12. Collette Lemons says

    The chicken stock and veggie stock would go in my Thanksgiving Dressing, my own recipe.

    The chicken broth would be used to inject the turkey and as gravy. Much later as the base for chicken and buttermilk dumplings.

    I think most countries have roast turkey and dressing as well as chicken and dumplings.

  13. Katie G says

    Love using stock to cook quinoa in! Soup weather hasn’t reached us yet – but when it does I can not wait to make a pot of Spicy Chicken Peanut Soup!

  14. i love soup so that is the most likely use for me, however, it would probably make a scrumptious base to rice as well.

  15. annaclarice says

    I would make a lovely pot of chicken and dumplings with the chicken stocks and a beautiful asian inspired noodle dish with the veggie stock.

  16. Portuguese green soup! Nothing warms the soul on the newly chllled days like it. I make so many soups and use stock so much, but this one says Autumn to me.

  17. Barbara says

    First I would make a chicken soup with cheese tortellini (American with a little Italian thrown in I guess) then I would try something new. There are a lot of yummy ideas on here….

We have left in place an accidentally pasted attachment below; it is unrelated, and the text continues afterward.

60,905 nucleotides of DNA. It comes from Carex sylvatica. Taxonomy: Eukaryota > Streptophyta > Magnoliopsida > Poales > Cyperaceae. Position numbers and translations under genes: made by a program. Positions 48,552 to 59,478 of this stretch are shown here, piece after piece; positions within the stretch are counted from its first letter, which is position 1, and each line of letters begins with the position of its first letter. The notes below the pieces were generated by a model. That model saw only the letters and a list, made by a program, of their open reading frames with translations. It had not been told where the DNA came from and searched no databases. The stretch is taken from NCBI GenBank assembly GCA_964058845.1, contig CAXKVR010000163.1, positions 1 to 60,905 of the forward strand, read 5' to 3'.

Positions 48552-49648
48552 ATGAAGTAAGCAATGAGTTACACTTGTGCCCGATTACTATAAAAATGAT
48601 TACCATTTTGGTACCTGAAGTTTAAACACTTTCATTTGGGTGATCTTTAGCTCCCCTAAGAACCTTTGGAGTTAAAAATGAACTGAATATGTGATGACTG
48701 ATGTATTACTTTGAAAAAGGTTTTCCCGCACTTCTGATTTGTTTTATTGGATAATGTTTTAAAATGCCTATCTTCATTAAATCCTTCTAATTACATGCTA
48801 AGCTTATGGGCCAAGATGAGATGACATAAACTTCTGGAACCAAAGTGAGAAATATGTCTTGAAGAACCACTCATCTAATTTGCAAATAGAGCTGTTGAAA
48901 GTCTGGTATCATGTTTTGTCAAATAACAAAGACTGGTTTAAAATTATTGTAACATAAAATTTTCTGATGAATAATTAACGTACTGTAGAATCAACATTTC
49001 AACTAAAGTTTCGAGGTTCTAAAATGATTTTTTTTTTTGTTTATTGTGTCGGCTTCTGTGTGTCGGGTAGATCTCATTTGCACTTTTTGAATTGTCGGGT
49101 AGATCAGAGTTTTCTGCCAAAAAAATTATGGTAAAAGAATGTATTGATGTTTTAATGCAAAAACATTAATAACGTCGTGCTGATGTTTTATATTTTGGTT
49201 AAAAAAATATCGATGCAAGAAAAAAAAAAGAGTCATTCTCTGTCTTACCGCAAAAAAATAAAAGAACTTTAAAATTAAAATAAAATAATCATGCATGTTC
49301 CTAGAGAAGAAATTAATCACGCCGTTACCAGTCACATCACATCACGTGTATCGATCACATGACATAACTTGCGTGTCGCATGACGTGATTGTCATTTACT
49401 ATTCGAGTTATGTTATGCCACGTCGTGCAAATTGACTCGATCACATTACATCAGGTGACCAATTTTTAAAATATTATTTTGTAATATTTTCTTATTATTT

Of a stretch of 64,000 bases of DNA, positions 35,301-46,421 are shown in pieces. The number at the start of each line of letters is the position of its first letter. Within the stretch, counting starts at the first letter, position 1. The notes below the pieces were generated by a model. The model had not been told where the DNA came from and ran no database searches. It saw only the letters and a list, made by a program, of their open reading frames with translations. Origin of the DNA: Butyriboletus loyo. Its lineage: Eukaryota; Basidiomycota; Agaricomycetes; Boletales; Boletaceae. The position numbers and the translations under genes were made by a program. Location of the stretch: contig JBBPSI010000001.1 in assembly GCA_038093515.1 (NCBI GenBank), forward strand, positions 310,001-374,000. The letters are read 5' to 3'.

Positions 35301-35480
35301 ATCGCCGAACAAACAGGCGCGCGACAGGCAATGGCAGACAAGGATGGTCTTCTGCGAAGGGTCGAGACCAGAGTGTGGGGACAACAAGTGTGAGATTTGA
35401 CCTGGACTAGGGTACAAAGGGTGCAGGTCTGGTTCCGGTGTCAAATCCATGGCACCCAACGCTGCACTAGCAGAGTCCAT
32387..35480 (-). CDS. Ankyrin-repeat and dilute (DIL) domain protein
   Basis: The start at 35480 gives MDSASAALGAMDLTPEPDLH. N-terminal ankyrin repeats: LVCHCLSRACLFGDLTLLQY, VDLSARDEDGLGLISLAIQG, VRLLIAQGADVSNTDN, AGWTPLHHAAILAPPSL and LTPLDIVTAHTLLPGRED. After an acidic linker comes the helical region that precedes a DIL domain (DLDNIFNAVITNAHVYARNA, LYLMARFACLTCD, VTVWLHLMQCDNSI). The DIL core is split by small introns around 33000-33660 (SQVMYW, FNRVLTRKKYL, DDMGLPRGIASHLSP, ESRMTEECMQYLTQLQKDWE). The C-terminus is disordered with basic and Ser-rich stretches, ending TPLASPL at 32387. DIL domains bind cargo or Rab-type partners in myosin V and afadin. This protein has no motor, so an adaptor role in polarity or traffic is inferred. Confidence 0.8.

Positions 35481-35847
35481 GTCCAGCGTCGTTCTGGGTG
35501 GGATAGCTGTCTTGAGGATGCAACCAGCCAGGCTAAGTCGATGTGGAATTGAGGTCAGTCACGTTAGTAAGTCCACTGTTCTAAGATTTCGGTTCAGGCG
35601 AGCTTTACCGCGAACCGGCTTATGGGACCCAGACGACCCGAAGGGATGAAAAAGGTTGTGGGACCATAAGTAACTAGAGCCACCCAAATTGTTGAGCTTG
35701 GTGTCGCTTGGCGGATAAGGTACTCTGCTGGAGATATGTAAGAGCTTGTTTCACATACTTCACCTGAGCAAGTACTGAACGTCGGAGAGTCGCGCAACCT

18. I would use any of those stocks to make albondigas, a Mexican meatball soup, my husband’s favorite.

  19. Kelster says

    Red peas soup from Jamaica! It’s really kidney beans but we call it red peas. Of course we don’t think of it as a “fall dish” and living in Miami, there really is no “fall”. The vegetable stock would definitely be a great addition.

  20. elisa waller says

    So I love coconut anything and this menu rocks!,,,, my favorite soup in the whole world is right here in the health food store kitchen I used to work in..Lentil Squash soup, the combination is so glorious and the big chunks of squash I leave in the soup is like biting into a big orange…well.. squash.LOL…P.S>

  21. Leslie says

    Tlalpeno style chicken soup, from Mexico City, It is comfort food in a bowl! Chicken stock, chipotle chile, chicken breast poached in chicken stock and spices and shredded. Plus chickpeas, pepper,scallion, and slices of ripe avocado toward the end of the cooking. Serve it with hot fresh steamed corn tortillas. Nothing better Simple and good for you.

  22. Christina says

    I would make Green Bean Soup (common throughout northeastern Europe). Broth, a little smoked meat of any type or just the bones, green beans, diced waxy potatoes, summer savory, diced onions or garlic simmered together. Serve with sour cream or whipping cream (whichever you have handy); I like 2 generous tablespoons cream per bowl of soup. Totally reminds me of my Grandma, who made lots of this soup.

  23. There are so many fall dishes I’ve been wanting to make! Chicken Tagine, Risotto, big pots of soup, chili, stews! I can’t wait for Fall and Winter eating! And I could use stock in each and every one!

  24. michael p says

    tortilla soup served with fresh avacado, i learned to make this soup while working the in kitchen of a tiny mexican restraunt

  25. simone says

    Thanksgiving stuffing 🙂 traditional with celery and onions… Yummm… Funny too since we are not an “American” family 🙂 (German Ecuadorian)

  26. Pingback: Global Table Adventure | Monday Meal Review: Papua New Guinea